New York University law student Ryna Workman was removed as president of the Student Bar Association last month and had a job offer rescinded after expressing “unwavering and absolute solidarity with Palestinians in their resistance against oppression toward liberation and self-determination” and assigning blame to the system of apartheid in Israel for “the tremendous loss of life.”
The following week, Florida Gov. Ron DeSantis ordered the deactivation of Students for Justice in Palestine chapters in Florida after State University System Chancellor Ray Rodrigues sent a memo to the presidents of the University System insinuating that SJP’s political statements qualified as “material support to a foreign terrorist organization,” a felony under Florida’s penal code.
Two days later, the Anti-Defamation League (ADL) and Louis D. Brandeis Center for Human Rights published an open letter to nearly 200 colleges and universities, asking them to investigate the activities of SJP chapters on their campuses, including for “materially supporting a foreign terrorist organization,” a violation of federal law.
The week after that, New York Gov. Kathy Hochul authorized $75 million to police for surveillance and investigation and called for the review of City University of New York’s (CUNY) policies and procedures regarding antisemitism. The CUNY student body has long been active in the movement for a free Palestine.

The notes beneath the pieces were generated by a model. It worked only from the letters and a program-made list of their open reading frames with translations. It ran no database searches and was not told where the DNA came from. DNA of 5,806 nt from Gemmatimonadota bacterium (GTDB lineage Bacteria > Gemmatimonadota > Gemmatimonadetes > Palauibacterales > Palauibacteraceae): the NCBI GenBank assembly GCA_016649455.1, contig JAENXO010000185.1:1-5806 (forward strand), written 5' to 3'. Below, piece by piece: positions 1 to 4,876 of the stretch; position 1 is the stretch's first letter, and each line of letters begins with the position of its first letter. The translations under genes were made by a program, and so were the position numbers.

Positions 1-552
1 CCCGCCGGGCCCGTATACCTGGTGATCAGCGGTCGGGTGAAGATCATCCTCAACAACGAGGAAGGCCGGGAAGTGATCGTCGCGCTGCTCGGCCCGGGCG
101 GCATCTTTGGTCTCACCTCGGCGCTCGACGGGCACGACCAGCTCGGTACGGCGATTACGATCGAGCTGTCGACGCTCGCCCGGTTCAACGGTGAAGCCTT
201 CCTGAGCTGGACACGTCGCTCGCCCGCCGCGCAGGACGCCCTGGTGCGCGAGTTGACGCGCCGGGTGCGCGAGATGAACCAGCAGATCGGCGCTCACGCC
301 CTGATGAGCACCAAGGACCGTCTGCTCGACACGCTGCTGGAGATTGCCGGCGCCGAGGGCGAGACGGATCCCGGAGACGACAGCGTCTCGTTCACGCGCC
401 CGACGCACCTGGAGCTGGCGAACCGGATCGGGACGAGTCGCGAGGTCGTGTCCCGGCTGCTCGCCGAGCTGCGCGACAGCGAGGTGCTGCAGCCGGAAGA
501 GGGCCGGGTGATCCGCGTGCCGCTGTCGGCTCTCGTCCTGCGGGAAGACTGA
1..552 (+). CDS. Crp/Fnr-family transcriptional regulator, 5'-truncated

Undeterred by the backlash, college students at more than 100 college campuses have walked out in protest as part of a broad coalition of groups, calling for a ceasefire in Gaza and for the universities to sever ties to arms manufacturers providing weapons to Israel.
As hundreds of thousands protest both nationally and internationally, surveillance and potential criminalization of political speech is ramping up. We see this not only in the examples above but also in Virginia Attorney General Jason Miyares’s recent announcement of an investigation into American Muslims for Palestine, a nonprofit organization focused on education and advocacy related to Palestinians.
Just in September, the University of Pennsylvania-hosted Palestine Writes Literature Festival was nearly shut down over allegations that the festival was “antisemitic.” As an attendee of this festival, I can state from firsthand experience that these allegations were manifestly false, defamatory, and designed to suppress speech and expression. The festival aimed to uplift the voices of Palestinian writers and activists and draw attention to the plight of the Palestinian people, both living under occupation and in the diaspora. Now, there are even calls for University of Pennsylvania President Elizabeth Magill to resign for failing to cancel the event.
Further, we should remember that the anonymously run online blacklist, Canary Mission, was first founded in 2014. The site routinely singles out pro-Palestine advocates, labels them “antisemites,” and attempts to silence their speech and activism. Many of those identified by the website have been denied entry to Palestine, harassed, and either terminated from jobs or subjected to additional scrutiny as a result. The Federal Bureau of Investigation has even used Canary Mission’s dossier to identify and surveil activists.